Impractical Science

Something that irks me is the notion that the only science worthy of being conducted is that which has a direct practical application. I think if humans were omniscient enough to know what is useful, then we really would be past doing science.

Photo by Roxanne Shewchuk on

The case which prompted this post: the reconstruction of a mummy larynx. True, it doesn’t directly help a living person. Plenty of people damage theirs in car accidents, falls, etc. By acquiring an 3D image of the person’s and building a replica, we could replace lost ones. And the person could have their same voice. Voice is part of identity given we recognize others by the sound of theirs. Mechanical replacements that sound inhuman are like wheelchairs: approximation, but the user still loses a lot.

Science and technology are collaborative endeavors. Others replicate a finding. They take an idea and do something similar but different to see if there were hidden variables that change the finding. Or, produce a product from the idea.

Too much focus on practical science is what led us to the Replication Crisis in psychology. People needing a useful result, meant not enough people replicating experiments to see if the results held. Mythical results went years without anyone publishing they were bunk.

How to Raise a Science Lover

The best place to begin would be trying to make science something that you discuss within you home on a regular basis. This will familiarize your child with the subject, making it feel less daunting, while also showing them how interesting it can be and how important it is in the real world. You should also try and encourage curiosity within your child, by answering any questions they have about the world around them to the best of your abilities. There may be times that you don’t know the answers, but rather than shrugging it off, it would be better to help your child do some research and figure it out together.

How to Raise a Science Lover. The Stevenson Life

We have a good start. We have a good library of baby books that tackle scientific subjects. And, I enjoy connecting those to real life. When there is a fall, after the crying, we talk about gravity or friction. The effect had a cause, so I am pointing the attention to the cause.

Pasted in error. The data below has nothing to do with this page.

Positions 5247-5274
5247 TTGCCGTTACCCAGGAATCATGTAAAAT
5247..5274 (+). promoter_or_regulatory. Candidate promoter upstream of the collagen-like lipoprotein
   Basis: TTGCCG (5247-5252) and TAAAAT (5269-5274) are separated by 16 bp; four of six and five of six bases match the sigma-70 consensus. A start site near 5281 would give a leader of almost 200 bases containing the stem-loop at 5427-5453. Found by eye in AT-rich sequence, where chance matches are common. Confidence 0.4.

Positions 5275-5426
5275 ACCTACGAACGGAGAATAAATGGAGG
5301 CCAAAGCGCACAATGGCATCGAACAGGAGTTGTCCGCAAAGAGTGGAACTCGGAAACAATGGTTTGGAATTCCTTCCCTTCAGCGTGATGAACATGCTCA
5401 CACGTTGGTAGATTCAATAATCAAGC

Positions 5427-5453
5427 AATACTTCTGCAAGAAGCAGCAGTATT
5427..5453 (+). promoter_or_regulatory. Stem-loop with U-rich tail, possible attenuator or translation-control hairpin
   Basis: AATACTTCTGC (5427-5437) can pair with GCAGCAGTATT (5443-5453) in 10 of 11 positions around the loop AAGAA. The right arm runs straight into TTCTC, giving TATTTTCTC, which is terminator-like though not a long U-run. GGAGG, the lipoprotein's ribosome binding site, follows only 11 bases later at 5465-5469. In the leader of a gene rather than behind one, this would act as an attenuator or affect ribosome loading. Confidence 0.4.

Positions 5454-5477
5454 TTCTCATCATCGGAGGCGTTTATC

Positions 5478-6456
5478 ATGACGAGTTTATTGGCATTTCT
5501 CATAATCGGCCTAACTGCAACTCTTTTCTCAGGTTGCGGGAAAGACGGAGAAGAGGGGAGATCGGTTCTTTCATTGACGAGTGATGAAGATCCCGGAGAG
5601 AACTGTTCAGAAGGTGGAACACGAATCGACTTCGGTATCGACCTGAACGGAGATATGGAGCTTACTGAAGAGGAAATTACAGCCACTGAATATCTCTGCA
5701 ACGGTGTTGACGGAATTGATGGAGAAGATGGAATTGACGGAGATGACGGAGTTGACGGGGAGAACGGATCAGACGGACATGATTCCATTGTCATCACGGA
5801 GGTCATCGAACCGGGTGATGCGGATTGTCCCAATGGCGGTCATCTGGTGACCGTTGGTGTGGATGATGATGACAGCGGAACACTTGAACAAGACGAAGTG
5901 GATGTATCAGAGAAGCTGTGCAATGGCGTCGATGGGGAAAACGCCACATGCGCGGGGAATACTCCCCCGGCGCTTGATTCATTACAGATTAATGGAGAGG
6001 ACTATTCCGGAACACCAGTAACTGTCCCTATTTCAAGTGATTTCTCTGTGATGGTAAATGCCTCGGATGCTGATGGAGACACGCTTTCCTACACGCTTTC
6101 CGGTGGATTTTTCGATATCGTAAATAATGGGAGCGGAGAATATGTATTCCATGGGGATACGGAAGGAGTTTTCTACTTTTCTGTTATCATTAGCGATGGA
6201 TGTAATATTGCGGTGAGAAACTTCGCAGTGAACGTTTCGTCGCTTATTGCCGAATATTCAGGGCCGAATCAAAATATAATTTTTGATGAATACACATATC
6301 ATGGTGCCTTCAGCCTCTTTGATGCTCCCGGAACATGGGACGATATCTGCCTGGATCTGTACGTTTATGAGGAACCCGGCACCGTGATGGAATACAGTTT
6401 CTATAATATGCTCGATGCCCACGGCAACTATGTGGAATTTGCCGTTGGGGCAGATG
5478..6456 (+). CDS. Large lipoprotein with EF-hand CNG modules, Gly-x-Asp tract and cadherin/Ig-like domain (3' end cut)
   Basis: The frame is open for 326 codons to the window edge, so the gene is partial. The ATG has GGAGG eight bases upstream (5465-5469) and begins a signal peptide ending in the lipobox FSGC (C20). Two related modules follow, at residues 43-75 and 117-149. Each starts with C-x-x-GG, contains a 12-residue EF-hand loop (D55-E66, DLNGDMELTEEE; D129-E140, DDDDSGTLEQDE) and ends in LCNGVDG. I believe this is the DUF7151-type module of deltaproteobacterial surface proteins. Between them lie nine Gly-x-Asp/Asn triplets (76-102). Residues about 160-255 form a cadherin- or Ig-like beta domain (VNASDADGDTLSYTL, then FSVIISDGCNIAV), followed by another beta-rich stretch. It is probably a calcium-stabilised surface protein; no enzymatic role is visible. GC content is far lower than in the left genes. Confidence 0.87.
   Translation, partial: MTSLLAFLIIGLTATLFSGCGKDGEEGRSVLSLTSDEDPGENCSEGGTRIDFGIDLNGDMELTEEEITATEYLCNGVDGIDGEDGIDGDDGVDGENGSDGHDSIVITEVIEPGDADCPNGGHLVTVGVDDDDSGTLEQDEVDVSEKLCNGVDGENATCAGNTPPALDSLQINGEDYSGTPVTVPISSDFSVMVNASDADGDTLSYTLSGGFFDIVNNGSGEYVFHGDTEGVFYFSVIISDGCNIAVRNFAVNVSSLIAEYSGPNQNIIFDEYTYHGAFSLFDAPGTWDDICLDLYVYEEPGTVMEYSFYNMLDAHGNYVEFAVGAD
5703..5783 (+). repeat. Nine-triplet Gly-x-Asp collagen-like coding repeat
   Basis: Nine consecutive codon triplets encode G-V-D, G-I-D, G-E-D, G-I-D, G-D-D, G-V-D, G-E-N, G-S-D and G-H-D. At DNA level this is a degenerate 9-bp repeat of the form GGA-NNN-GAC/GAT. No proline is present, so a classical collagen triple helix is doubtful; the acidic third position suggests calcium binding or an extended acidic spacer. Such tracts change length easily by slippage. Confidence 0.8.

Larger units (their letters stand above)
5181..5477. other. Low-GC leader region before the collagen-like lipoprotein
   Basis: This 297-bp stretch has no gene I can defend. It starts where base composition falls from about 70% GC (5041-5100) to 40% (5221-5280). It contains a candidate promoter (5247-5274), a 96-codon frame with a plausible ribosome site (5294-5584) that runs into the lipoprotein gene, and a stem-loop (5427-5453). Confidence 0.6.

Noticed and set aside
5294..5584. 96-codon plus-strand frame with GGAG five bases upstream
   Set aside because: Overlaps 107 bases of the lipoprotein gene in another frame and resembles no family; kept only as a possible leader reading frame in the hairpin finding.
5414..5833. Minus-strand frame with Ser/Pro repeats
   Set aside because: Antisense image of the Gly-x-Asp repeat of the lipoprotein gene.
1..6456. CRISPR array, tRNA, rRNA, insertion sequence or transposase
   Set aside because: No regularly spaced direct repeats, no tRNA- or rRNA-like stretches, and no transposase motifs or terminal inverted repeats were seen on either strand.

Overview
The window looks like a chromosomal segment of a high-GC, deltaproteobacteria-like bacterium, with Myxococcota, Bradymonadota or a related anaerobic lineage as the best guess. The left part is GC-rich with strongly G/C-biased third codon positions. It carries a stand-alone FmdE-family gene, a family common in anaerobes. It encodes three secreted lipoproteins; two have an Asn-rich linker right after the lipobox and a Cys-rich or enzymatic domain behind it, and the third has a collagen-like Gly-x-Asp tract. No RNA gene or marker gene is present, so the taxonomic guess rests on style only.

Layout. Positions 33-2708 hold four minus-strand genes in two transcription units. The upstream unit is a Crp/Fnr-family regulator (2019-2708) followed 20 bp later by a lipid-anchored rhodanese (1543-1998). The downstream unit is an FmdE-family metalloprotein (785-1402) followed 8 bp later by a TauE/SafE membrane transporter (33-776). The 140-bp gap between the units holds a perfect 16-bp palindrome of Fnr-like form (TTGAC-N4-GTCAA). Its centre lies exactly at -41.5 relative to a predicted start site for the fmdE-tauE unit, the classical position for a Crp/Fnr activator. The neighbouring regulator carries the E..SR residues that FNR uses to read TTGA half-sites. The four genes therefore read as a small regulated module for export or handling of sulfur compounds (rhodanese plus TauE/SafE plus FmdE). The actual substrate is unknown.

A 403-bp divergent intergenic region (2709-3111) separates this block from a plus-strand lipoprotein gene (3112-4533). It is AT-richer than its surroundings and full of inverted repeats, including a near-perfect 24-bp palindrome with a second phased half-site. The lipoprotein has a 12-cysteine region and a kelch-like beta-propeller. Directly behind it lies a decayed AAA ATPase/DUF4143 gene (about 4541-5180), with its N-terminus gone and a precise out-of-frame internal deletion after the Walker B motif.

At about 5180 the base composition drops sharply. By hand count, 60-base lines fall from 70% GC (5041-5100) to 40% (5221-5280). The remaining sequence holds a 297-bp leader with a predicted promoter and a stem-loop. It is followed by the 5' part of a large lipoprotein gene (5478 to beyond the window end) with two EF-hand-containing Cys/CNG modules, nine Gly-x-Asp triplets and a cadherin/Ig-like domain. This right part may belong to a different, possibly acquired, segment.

The issue I have is with the concept of science as answer regurgitation. The challenge will be developing the understanding the Scientific Method. Question, hypothesis, prediction, test, evaluate. Plus data recording, replication, peer review.

The really entertaining part is she has a focus on causation. Science methodically seeks to explain it.


My father told me a story that sounds exactly like me.

My parents were called to have a parent teacher conference over my refusal to accept I was wrong. Apparently, the teacher had asked a question and the answer I gave was not the one in the textbook. However, I insisted that I had the right answer because I had read in a science magazine not long before about a new discovery.

Fleur’s science books

My father said he counseled me to not challenge the teacher in front of the other kids. Thinking back, I really never took that lesson to heart.

One of my favorite high school stories is in science bowl answering that Saturn had more moons than Jupiter. The teacher (the superintendent a couple years later) was excited I got it wrong. I argued Jupiter had sixteen. But a few more were discovered for Saturn bringing it up to 18. To this day we are still still finding moons for these planets and who has more flip flops. The question depends on current knowledge.

Thankfully, the student teacher was aware and came to my defense. I got the question right.

Fleur has lots of science books already. I already explain science concepts. We will do many experiments together. And, she will be kept current on the state of knowledge because I get excited when I learn about a new discovery.